AuthorWit, Julien de
Lewis, N. K.
Knutson, Heather A.
Fulton, B. J.
Cowan, Nicolas B.
Fortney, Jonathan J.
Showman, Adam P.
AffiliationUniv Arizona, Lunar & Planetary Lab
planets and satellites: atmospheres
planets and satellites: dynamical evolution and stability
planets and satellites: individual (HAT-P-2b)
MetadataShow full item record
PublisherIOP PUBLISHING LTD
CitationPlanet-induced Stellar Pulsations in HAT-P-2's Eccentric System 2017, 836 (2):L17 The Astrophysical Journal
Rights© 2017. The American Astronomical Society. All rights reserved.
Collection InformationThis item from the UA Faculty Publications collection is made available by the University of Arizona with support from the University of Arizona Libraries. If you have questions, please contact us at email@example.com.
AbstractExtrasolar planets on eccentric short-period orbits provide a laboratory in which to study radiative and tidal interactions between a planet and its host star under extreme forcing conditions. Studying such systems probes how the planet's atmosphere redistributes the time-varying heat flux from its host and how the host star responds to transient tidal distortion. Here, we report the insights into the planet-star interactions in HAT-P-2's eccentric planetary system gained from the analysis of similar to 350 hr of 4.5 mu m observations with the Spitzer Space Telescope. The observations show no sign of orbit-to-orbit variability nor of orbital evolution of the eccentric planetary companion, HAT-P-2b. The extensive coverage allows us to better differentiate instrumental systematics from the transient heating of HAT-P-2b's 4.5 mu m photosphere and yields the detection of stellar pulsations with an amplitude of approximately 40 ppm. These pulsation modes correspond to exact harmonics of the planet's orbital frequency, indicative of a tidal origin. Transient tidal effects can excite pulsation modes in the envelope of a star, but, to date, such pulsations had only been detected in highly eccentric stellar binaries. Current stellar models are unable to reproduce HAT-P-2's pulsations, suggesting that our understanding of the interactions at play in this system is incomplete.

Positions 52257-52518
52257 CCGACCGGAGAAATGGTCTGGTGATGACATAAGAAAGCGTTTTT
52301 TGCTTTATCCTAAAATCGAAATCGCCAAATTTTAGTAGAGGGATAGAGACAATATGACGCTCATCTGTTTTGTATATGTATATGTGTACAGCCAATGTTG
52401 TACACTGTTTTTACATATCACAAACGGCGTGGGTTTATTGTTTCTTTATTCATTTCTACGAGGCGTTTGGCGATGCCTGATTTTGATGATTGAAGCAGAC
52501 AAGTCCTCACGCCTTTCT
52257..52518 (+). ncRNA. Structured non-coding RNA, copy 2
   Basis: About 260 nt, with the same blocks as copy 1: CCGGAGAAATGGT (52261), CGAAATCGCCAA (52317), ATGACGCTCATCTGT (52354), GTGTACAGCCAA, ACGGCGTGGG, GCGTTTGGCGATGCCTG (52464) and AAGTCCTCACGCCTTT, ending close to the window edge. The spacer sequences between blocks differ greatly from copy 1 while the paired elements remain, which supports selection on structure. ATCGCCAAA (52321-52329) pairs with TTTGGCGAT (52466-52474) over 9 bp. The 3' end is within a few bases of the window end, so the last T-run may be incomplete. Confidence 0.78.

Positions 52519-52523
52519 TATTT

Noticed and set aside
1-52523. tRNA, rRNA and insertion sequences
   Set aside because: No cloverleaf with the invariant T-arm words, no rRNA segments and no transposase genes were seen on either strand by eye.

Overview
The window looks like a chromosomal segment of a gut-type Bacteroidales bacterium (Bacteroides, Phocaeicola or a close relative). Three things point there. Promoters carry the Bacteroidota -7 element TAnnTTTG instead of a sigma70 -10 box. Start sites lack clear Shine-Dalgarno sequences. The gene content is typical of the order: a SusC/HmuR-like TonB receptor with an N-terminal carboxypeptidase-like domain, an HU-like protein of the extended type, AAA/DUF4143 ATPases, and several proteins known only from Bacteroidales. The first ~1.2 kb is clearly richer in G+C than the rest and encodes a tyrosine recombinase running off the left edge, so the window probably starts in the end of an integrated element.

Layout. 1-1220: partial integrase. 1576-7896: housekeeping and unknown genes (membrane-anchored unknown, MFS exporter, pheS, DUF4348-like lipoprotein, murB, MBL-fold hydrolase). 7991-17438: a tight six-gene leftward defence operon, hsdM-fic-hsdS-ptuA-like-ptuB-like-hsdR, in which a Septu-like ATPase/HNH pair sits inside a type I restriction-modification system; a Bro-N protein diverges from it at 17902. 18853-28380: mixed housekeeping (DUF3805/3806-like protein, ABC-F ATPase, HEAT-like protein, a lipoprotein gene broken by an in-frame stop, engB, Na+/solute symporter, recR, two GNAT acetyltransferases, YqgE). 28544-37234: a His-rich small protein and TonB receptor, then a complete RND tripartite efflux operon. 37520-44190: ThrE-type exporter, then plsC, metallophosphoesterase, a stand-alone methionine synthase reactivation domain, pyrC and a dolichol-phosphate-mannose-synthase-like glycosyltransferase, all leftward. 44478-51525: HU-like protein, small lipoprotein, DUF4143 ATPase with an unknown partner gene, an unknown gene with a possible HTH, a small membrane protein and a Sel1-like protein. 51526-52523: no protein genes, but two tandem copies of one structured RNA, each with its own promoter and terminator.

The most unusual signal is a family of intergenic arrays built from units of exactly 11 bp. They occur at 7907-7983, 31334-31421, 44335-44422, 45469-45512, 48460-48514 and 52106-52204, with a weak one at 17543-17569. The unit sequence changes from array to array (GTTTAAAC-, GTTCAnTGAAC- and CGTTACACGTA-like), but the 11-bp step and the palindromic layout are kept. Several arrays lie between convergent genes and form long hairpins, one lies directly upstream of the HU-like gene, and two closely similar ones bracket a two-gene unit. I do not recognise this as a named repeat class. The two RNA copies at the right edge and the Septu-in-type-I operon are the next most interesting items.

VersionFinal published version
SponsorsWBI (Wallonie-Bruxelles International) under the WBI-World Excellence Fellowship; NASA through the Sagan Fellowship Program; Stellar Astrophysics Centre via the Danish National Research Foundation [DNRF106]; ASTERISK project (ASTER-oseismic Investigations with SONG and Kepler) - European Research Council ; JPL/Caltech
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